The other four religious representatives to read part of the prayer were Ingrid Mattson, president of the Islamic Society of North America; the Rev. Jim Wallis, president of Sojourners; Uma Mysorekar, president of the Hindu Temple Society of North America; the Rev. Suzan Johnson-Cook, senior pastor of the Bronx Christian Fellowship in New York City; the Rev. Carol Wade of the Washington National Cathedral; and Kirbyjon Caldwell, senior pastor of the Windsor Village United Methodist Church in Houston.

Earlier in the program Rabbi David Saperstein, the Reform movement's top representative in Washington, was to recite Psalm 121.

According to another source, the Obama team was looking specifically for the participation of an Orthodox rabbi.

One person in attendance said that Sen. Joe Lieberman, the one-time Orthodox candidate for vice president, told him that it was an incredibly important and a very positive thing that the Orthodox community was represented.

Rabbi Tzvi Hersch Weinreb, the executive vice president of the Orthodox Union, was rumored to have been approached by the Obama team, but declined the invitation -- paving the way for Lookstein to appear.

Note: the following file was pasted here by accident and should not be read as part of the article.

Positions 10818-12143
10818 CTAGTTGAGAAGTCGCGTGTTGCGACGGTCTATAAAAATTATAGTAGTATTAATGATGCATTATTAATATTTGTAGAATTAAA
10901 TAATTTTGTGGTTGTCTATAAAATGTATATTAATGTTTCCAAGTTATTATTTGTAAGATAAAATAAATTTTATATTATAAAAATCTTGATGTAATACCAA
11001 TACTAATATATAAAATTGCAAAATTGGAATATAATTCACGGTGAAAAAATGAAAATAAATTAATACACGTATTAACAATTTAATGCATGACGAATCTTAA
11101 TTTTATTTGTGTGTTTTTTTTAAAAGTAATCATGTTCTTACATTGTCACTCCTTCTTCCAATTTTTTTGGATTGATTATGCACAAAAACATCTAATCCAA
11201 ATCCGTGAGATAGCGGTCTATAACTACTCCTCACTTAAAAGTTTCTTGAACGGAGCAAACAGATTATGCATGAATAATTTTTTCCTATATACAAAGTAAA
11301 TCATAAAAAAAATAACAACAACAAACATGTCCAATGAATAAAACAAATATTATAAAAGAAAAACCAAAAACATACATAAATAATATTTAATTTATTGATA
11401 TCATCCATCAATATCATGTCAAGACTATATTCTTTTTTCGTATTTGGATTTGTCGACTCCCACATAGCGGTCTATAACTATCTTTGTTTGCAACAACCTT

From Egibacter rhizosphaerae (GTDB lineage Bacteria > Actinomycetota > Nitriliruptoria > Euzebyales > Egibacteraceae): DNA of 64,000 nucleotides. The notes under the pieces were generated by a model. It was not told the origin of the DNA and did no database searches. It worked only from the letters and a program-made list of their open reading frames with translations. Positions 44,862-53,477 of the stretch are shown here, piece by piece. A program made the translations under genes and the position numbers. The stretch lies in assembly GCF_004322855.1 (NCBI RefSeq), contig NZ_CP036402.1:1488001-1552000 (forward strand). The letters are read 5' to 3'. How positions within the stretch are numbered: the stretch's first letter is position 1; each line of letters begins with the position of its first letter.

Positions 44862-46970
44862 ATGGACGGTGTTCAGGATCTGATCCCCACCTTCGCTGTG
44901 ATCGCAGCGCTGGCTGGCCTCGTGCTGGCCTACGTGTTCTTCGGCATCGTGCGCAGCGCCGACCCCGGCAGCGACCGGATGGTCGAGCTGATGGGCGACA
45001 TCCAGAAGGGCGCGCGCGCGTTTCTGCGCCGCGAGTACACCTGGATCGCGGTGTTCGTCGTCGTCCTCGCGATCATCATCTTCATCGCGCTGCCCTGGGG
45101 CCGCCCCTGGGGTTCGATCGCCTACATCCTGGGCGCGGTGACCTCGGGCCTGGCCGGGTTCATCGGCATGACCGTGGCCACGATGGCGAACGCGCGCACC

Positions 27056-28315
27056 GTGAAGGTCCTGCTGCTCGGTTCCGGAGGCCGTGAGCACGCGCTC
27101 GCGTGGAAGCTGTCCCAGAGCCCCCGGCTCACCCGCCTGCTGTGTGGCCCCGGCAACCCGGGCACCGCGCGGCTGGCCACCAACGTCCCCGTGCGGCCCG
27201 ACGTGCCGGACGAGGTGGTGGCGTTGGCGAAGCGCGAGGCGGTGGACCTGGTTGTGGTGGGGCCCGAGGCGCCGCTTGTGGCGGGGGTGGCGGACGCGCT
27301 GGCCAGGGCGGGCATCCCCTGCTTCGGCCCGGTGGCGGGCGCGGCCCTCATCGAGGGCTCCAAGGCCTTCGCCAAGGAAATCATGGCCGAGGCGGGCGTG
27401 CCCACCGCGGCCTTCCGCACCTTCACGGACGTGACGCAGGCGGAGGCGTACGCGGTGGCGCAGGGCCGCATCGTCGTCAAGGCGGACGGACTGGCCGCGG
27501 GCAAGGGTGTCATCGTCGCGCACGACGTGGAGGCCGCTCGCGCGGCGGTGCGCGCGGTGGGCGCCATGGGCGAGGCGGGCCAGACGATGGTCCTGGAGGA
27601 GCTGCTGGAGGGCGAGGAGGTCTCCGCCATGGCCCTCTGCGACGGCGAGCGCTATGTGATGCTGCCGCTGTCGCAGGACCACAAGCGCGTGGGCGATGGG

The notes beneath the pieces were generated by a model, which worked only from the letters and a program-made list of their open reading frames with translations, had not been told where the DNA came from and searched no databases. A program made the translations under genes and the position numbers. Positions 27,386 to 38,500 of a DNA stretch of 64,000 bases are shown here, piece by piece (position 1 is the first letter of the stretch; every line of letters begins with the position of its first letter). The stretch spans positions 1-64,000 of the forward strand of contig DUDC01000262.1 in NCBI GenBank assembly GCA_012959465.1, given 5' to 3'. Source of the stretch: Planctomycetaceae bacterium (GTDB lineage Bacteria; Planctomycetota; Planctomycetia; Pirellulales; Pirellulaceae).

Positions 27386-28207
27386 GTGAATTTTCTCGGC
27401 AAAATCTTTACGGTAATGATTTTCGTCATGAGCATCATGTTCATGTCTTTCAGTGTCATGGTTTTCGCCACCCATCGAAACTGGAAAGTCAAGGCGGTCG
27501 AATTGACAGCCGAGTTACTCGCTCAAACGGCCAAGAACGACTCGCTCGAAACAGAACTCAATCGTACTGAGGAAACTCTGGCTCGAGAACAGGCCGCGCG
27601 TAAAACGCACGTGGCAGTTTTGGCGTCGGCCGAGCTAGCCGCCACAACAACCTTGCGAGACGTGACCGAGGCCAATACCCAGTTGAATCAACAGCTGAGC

Weinreb would neither confirm nor deny that he was asked to participate, but stood by the RCA's rule, which is based on an edict from the late Rabbi Joseph Soloveitchik, Modern Orthodoxy's longtime spiritual leader. Orthodox rabbis, according to Soloveitchik, should not engage in theological debate or participate in interfaith services, but they should absolutely work with religious officials of other faiths on matters of social welfare, freedom and hunger, Weinreb said.

"I have no comment to the whole thing," Weinreb said. Referring to Lookstein's decision to accept the invitation, he added, "Obviously he has justification for doing what he did."

One of Weinreb's high-ranking lieutenants, the O.U.'s top official in Washington, Nathan Diament, was in attendance at the National Cathedral, according to several sources. Diament would neither confirm nor deny that he was there, but Weinreb said that an O.U. employee in attendance was there representing himself, not the organization. Diament and Obama attended Harvard Law School together.

EDITOR'S NOTE: The initial version of this story contained information attributed to an unnamed official at the Rabbinical Council of America about the right of RCA members to file complaints against their colleagues. The information was intended to be shared on an off-the-record basis, but due to a miscommunication was mistakenly included in the article by JTA.